After the interval the Rachmaninoff Etudes-Tableux Op. 39 (1916-1917). Although some of the professors I chatted to found his approach lacking in 'having something to say' I beg to differ (as an amateur) and really loved this performance. Rashkovskiy presented the composer in a way which was dynamically far more reasonable, possessed of a lyricism of high degree of refinement, even elegance and carrying a moving nationalist fervour. The performance was  not simply an assault upon my person which I am subjected to by so many Rachmaninoff performances.  Rashkovskiy, the 'gentle Russian' from Irkutsk, the Chekov of the piano, was very seductive tonally and blissfully used the pedal far more discreetly than most who approach these works. 

The spa park at the nearby beautiful town of  Polanica-Zdroj
August 9     Zbigniew Raubo      16.00

Considering his heavy teaching load, jury participation and other activities I thought it quite courageous of this Professor of Musical Arts at the Academy of Music in Katowice to give a solo recital in the severely critical climate of the Duszniki Festival. Despite his wide experience and repertoire he must have had limited practice time in comparison with any of the young full time concert artists.

The first half of his recital was devoted to the 4 Ballades of Chopin. In Chopin's day the word 'ballade' evoked all manner of literary and musical associations. However as was often the case with the composer, even this first Ballade is a development of the popular form which was to become a genre all Chopin's own by the completion of the fourth. The G minor probably remains the most 'popular' still and as the great Chopin musicologist Jim Sampson comments 'More than any earlier work by Chopin, the G Minor Ballade is a triumph of architecture...' Raubo clearly understood this type of thing and gave an excellent account of it. I did feel his robust and rather 'strong' approach was not always appropriate and the high degree of refinement of articulation and touch one becomes accustomed to in Duszniki was not always present. However very satisfying in its way by a pianist clearly of great integrity and not out to impress through egotistical display, unlike many here!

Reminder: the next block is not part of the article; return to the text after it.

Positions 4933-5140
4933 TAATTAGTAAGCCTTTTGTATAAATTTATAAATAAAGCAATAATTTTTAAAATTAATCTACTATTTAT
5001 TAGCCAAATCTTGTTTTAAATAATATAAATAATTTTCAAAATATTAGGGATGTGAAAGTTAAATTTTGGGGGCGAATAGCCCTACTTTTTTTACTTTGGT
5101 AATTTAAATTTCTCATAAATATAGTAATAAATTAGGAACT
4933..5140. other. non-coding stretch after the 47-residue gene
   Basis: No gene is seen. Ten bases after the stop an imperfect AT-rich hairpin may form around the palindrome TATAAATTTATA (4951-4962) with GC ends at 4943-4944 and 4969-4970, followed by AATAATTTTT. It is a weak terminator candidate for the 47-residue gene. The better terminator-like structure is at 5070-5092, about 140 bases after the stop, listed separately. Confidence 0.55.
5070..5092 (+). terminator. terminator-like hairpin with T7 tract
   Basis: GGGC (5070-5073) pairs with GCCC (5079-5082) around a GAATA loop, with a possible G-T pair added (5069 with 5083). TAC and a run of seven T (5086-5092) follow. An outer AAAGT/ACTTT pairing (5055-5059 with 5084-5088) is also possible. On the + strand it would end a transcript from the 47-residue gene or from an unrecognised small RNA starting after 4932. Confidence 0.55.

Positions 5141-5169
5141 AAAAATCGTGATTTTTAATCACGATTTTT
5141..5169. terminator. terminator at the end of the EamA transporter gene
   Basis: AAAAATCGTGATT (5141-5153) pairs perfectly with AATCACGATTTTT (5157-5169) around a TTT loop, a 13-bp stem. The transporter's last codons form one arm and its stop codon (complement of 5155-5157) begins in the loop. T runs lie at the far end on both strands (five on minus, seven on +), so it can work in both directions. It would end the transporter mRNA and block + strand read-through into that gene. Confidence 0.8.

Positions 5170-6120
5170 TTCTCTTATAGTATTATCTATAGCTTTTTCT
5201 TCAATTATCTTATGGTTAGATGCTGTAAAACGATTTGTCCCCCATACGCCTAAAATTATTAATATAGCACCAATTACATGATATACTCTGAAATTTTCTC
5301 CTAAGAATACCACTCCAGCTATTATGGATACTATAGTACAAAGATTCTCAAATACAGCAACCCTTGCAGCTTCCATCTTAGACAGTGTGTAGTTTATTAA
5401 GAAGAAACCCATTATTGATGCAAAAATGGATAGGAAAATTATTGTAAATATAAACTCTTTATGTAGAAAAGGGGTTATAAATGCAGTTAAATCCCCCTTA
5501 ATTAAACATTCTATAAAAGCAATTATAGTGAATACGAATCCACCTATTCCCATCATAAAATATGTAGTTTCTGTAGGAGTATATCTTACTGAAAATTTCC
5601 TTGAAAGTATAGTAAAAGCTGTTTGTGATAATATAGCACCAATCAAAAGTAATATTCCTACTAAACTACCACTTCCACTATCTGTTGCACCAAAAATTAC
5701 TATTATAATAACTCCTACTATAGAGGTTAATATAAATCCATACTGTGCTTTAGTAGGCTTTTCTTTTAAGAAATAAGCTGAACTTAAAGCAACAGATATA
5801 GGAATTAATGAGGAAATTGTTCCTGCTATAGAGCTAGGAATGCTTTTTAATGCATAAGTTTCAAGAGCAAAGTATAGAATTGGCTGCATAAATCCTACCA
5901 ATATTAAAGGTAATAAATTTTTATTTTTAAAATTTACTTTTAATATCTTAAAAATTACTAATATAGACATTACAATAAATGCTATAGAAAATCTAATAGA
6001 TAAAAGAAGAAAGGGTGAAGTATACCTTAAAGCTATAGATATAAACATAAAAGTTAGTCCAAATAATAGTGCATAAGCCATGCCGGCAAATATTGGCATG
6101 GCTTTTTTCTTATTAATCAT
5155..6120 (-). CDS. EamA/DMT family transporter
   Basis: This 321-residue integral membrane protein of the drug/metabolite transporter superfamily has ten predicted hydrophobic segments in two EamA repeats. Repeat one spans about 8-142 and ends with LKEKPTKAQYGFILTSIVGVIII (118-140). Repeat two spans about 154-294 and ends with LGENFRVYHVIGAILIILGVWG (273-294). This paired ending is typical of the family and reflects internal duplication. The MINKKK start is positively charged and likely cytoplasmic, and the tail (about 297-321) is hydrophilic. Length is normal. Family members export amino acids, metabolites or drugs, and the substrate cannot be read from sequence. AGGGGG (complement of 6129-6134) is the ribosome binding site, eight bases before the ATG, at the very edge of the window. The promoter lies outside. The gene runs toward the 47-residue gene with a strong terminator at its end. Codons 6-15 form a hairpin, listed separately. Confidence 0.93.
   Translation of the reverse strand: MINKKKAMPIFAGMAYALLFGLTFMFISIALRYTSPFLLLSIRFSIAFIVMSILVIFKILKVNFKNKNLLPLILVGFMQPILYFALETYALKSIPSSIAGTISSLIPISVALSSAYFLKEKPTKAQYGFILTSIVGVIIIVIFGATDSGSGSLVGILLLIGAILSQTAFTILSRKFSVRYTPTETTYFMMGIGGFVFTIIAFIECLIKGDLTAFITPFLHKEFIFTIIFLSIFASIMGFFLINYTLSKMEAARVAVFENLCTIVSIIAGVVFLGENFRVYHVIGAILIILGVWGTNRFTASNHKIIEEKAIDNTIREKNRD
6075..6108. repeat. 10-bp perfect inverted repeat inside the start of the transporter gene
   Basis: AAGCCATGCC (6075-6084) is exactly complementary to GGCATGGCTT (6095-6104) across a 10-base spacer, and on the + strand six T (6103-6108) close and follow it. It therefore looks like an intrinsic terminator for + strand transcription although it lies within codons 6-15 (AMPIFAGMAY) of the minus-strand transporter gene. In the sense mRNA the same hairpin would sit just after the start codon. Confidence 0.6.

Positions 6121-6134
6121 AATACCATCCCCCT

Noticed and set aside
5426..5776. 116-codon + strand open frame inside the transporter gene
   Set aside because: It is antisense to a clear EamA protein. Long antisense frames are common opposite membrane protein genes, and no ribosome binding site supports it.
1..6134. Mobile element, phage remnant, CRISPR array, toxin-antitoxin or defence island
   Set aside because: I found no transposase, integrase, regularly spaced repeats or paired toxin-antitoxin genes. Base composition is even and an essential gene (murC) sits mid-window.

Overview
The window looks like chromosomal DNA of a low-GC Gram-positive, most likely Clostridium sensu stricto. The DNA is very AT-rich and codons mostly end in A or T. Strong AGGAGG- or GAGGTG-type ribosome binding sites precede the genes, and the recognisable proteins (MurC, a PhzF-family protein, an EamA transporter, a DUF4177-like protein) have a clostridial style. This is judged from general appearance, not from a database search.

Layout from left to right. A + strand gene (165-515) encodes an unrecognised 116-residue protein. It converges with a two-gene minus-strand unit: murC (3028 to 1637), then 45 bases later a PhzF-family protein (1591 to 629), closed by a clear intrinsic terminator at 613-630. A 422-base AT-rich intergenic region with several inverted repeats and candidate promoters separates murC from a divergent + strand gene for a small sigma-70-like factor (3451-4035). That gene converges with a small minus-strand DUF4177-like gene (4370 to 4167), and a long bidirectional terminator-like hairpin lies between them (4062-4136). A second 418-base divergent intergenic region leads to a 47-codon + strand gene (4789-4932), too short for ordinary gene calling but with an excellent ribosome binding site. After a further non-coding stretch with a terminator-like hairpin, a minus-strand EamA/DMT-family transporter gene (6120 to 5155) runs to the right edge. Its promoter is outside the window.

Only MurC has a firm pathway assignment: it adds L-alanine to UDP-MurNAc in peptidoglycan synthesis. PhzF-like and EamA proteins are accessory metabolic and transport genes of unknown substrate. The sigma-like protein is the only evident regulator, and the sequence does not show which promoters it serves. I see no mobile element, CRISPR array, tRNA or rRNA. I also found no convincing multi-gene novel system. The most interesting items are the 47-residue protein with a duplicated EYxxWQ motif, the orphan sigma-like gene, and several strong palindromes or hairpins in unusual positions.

The second Ballade (arguably following non-programmatically a poem by Mickiewicz - a perennial conundrum) was well brought off as was the third. He was clearly always involved with the music and gave a great deal of himself to the performance. Of the four I found the great Ballade No.4 in F Minor the most moving. The simplicity of the opening was poetically wrought with fine tone and touch and the erection of its complex architecture cohesive and a complete whole - not an easy task.

After the interval a work one rarely hears in concert (and in fact only on recording I have by Yevgeny Sudbin), a thought provoking and intelligent choice, Rachmaninoff's 22 Variations on a Theme by Chopin Op. 22 (1902-1903). The Russian mainly uses the first eight bars of the Chopin Prelude in C minor Op. 28 No. 20.  They were premièred by the composer on 10th February 1903 at a concert for the Ladies' Charity Prison Committee in Moscow, to very little critical acclaim. The liner notes Sudbin writes for his Rachmaninoff recording of this work and others together with a description of the personality of Rachmaninoff are highly analytical, very interesting and go into detail I could not hope to emulate in this post: 

As encores Raubo played Mozart and a quite superb, poetic and heartfelt account of the Nocturne in D-flat major Op. 27 No.2 - limpid tone, touch and delicacy - by far the best thing in the recital! As mentioned above how often the encores of fine pianists are superior to the rest of an 'official' programme....a psychological explanation?

The house where Chopin stayed at Duszniki Zdroj, tragically destroyed by fire. There was a plaque on the wall commemorating this historic moment which has been removed leaving a melancholic black wound on the wall
August 9    Boris Giltburg      20.00

Naturally one has the highest expectations of the Russian  winner of the 2013 Queen Elizabeth Competition in Bruxelles. However I found myself rethinking many of the pieces on this programme rather against my will or perhaps rather against my 'received interpretations' built up over many years. Certainly his sheer individuality on many levels of pianism and musical interpretation was quite striking.

He opened his recital ambitiously with all 4 Ballades of Chopin.